Fact 30: It wasn’t until 1956 that the organizers decided to award prizes to the winners of the Boston Marathon.
Fact 31: The very first prize given to a Boston Marathon winner was $60,000 and a Mercedes Benz.
Fact 32: In 1980, Rosie Ruiz who was awarded the winner in her division in the Boston Marathon was stripped of her medal after witnesses who saw her watching the race came forward. No evidence could be found to suggest she actually joined the race.
Fact 33: With a typical marathon training period of 22 weeks, a recreational runner will have run a little over 600 miles before getting to the start line.
Fact 34: An elite runner, on the other hand, prepares for a marathon logging an average of 100 miles per week.
Fact 35: The total distance of a marathon is 26.2 miles which is about 504 times the size of a standard football field.
Fact 36: Ethiopian runner, Abebe Bikila, was a two-time Olympic marathon champion while running barefoot.
Fact 37: A 150 lb person burns about 2,600 calories during a marathon.
Fact 38: The most common injuries experienced by runners preparing for a marathon are: IT Band Syndrome, Plantar Fasciitis, Runner’s Knee, Shin Splints, and Achilles Tendinitis.
Fact 39: In 1977, the registration fee for the Chicago Marathon was only $5. Today, it’s $145 for US residents and $170 for foreign participants.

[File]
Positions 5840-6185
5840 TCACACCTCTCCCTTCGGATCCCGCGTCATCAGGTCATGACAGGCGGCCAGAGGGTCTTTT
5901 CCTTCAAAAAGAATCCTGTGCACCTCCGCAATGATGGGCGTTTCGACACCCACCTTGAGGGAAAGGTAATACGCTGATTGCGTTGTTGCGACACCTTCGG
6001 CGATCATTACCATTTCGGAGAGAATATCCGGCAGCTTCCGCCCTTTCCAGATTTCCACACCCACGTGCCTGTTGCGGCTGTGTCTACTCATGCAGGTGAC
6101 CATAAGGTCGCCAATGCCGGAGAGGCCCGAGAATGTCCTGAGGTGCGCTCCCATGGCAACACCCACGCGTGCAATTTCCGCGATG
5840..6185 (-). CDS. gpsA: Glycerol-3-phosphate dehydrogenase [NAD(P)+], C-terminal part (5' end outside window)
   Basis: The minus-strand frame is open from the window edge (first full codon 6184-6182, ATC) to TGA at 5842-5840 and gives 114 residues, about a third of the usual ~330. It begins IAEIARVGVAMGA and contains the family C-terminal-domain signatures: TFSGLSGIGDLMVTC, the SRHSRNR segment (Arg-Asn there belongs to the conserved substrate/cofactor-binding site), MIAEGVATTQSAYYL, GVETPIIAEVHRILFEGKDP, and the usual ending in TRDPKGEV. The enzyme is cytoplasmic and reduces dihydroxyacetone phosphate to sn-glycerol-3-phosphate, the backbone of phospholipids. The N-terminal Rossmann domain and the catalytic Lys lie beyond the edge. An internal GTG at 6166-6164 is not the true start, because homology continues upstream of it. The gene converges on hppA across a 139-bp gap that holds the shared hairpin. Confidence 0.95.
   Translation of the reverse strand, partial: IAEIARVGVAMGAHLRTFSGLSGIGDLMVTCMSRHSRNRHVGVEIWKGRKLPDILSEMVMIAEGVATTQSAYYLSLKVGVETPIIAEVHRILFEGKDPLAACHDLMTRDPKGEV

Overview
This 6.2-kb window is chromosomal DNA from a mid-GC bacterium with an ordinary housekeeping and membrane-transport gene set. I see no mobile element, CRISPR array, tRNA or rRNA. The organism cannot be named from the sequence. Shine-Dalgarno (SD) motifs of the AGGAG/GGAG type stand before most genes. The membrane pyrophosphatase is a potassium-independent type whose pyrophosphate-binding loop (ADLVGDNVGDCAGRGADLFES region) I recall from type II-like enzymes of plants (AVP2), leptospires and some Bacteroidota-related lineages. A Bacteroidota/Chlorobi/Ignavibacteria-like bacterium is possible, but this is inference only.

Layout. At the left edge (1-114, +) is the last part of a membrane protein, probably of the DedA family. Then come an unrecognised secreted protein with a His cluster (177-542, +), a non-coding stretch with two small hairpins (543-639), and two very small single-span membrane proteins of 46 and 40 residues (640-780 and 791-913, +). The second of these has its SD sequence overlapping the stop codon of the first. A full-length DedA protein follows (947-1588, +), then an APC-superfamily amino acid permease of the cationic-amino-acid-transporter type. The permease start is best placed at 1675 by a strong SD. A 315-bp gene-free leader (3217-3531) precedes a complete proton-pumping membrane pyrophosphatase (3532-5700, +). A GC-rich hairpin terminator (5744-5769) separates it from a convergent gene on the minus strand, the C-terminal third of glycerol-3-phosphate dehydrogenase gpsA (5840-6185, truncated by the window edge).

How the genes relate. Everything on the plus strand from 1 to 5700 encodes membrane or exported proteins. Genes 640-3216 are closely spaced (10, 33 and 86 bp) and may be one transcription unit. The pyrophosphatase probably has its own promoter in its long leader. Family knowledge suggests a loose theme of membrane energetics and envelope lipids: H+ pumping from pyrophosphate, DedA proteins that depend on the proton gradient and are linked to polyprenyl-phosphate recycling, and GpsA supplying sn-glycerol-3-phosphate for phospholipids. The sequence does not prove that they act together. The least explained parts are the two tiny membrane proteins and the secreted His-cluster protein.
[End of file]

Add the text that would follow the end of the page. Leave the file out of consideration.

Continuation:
Fact 40: In the 2013 London Marathon, 74% of runners ran for charity. In total, they raised £52.8m.
Fact 41: In the same event, the most popular occupation of runners was “teacher/education” just like the previous year.
Fact 42: The London Marathon is also known to break or establish world records recognized by the Guinness Book of Records and in 2013, they set 45 new records in the fancy dress or costume categories.
Fact 43: According to the American Council of Sports Medicine, runners should drink early and at regular intervals to replace all water lost through sweating.
Fact 44: The Loyola University did some research and found that 36.5% of runners drink based on a pre-set schedule while 8.9% drink as much and as often as possible.
Fact 45: Many elite distance runners cross the finish line 7% dehydrated, according to dietician Ruth McKean.
Fact 46: A typical marathon runner’s diet is 65% carbs, 25% protein and 10% fat.
Fact 47: Experts recommend drinking 400 – 800 ml/hour during a marathon.